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Mars Volcanism

13 November 2022
Astronomy, Catastrophism, Velikovsky

Robert sent in a couple of links. The first one concerns volcanism on the moon – see https://www.livescience.com/china-rover-moon-volcanism … was  the moon’s surface molten far more recently than scientists imagine? Robert goes on to quote Velikovsky in Pensee 2:2 [1972], refers to the exterior of the lunar rocks, and that Thomas Gold had discussed Apollo 11 observations of remarkable glazing on the surface of the moon. Or at least, close to where their spaceship landed. Gold assumed it was caused by a grand solar outburst in geologically recent time – less than 30,000 years ago. We might extend that nowadays to 40,000 years ago. Velikovsky, of course, had a different view. He suggested it was even more recent than Gold and was down to the events described in Worlds in Collision.

The same study, above, claims volcanoes were still erupting on the moon one billion years ago. It had nothing directly to do with lunar glazing, or more recent activity. However, the time scale is entirely uniformitarian in nature, so Robert is simply saying that such dates may not be as old as mainstream insists. That is a long way out from Velikovsky’s Mars flybys so we are still left in limbo concerning the glazed rocks – and what caused them.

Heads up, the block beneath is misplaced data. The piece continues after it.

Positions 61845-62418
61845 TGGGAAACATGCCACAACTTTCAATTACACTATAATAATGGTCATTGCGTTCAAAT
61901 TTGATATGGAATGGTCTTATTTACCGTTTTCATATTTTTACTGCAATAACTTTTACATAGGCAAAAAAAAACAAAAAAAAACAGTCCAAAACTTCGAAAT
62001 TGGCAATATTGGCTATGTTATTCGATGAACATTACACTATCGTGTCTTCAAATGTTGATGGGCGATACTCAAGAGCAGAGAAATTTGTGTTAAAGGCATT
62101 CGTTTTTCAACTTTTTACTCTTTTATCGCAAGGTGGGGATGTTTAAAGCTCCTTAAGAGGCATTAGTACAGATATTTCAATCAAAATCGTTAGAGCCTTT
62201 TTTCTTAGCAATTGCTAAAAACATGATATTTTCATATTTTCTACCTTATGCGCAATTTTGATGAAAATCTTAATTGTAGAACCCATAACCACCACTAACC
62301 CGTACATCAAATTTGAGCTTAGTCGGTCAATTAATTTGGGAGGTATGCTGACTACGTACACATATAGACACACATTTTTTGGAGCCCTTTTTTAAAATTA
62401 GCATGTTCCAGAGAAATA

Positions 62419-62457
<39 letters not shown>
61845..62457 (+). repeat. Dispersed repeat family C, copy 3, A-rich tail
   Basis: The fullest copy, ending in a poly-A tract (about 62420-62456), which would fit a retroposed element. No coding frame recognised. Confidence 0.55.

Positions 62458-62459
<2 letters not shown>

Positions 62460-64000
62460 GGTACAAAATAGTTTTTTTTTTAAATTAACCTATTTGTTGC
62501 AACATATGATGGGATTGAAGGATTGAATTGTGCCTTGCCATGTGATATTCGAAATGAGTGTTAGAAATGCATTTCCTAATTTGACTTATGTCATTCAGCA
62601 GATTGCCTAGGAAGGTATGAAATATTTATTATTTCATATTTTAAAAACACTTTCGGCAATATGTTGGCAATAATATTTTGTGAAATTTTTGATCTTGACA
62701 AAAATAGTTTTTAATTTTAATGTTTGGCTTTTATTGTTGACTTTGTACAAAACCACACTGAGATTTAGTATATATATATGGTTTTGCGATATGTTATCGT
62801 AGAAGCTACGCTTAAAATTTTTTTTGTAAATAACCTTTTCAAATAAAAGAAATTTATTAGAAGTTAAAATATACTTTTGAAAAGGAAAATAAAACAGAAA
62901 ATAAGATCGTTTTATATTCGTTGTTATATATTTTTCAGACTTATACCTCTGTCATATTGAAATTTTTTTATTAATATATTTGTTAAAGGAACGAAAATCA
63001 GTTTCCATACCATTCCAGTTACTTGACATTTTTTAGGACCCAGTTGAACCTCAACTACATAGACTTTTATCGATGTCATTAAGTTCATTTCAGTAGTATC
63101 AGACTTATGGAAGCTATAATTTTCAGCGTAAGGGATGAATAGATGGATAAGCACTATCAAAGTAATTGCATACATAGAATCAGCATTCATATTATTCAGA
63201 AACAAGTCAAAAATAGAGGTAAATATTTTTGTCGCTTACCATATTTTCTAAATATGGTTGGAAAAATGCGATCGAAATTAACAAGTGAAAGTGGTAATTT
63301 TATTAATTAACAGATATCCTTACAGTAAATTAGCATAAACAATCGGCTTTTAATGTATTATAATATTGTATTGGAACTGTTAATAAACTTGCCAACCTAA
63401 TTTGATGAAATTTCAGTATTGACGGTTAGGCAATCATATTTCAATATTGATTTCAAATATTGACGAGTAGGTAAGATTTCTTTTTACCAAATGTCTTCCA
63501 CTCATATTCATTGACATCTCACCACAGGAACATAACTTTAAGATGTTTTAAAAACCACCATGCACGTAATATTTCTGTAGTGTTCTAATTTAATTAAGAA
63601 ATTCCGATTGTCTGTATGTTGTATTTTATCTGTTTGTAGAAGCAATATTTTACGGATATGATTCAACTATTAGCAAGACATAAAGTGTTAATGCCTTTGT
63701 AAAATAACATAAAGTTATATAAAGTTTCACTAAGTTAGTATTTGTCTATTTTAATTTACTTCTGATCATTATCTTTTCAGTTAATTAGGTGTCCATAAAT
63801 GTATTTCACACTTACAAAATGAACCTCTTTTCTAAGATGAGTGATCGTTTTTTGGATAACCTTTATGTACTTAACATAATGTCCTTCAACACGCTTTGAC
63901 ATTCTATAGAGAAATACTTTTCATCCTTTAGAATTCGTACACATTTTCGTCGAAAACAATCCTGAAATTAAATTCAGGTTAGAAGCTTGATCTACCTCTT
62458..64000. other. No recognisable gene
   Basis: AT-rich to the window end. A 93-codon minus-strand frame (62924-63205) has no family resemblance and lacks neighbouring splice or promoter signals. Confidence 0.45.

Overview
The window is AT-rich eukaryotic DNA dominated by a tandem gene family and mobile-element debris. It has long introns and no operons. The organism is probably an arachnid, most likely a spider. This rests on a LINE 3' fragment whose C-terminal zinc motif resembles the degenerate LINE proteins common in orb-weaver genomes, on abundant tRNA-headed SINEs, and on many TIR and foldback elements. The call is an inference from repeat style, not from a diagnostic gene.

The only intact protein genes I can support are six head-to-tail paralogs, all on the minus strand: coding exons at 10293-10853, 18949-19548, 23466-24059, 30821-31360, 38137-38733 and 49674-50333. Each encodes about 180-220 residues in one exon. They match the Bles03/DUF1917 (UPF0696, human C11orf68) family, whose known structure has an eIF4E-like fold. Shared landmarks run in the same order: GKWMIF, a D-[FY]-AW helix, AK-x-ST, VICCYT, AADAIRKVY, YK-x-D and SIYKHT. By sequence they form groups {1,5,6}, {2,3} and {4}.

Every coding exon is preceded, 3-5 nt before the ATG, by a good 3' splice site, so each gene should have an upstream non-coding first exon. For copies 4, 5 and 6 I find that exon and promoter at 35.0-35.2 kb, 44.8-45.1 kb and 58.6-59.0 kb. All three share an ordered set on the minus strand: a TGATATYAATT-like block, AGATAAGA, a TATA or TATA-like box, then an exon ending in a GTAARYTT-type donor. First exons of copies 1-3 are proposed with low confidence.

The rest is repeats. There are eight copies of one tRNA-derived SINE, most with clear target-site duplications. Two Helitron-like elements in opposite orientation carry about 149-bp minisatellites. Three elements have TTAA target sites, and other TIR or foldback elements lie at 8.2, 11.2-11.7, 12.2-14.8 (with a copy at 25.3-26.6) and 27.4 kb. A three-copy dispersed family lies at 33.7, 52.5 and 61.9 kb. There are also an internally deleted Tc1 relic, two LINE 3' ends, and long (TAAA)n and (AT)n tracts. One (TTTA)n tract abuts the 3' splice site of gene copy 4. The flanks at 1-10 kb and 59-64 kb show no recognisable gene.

Robert’s second link is to https://www.livescience.com/duck-billed-dinosaur-cliques … which seems to refer to young adult Hadrosaurs that are said to have struck out from the main herd and were engulfed as a single group [of four or five animals]. Why would they have struck out on their own as they are one feature of a bone bed. Robert says, quite rightly, that bone beds usually consist of hundreds, if not thousands of disarticulated bones of land and marine animals, as well as plants. They reflect a mass kill event. Why are a few bodies of Hadrosaurs taken out of context, he asks? As part of a bone bed they do not represent a pre-existing past environment. On the other hand, that is not necessarily so if the bone bed just consisted of those few Hadrosaurs. The Live Science article is ambiguous as far as that is concerned. Logic would say it was an extension of a much larger bone bed – which is ignored in the paleontological explanation. If so, what is the point of pretending the mass kill event did not occur? Who benefits from obfuscating the evidence? Obviously, that is the mainstream mantra of uniformitarianism, and its teachers [at schools and in universities]. Anyone with no skin in the game can see a bone bed as a graveyard – formed suddenly by a natural disaster of some kind. You don’t have to embrace Velikovsky or any of his ideas in Worlds in Collision or Earth in Upheaval. It is simply an obvious observation.

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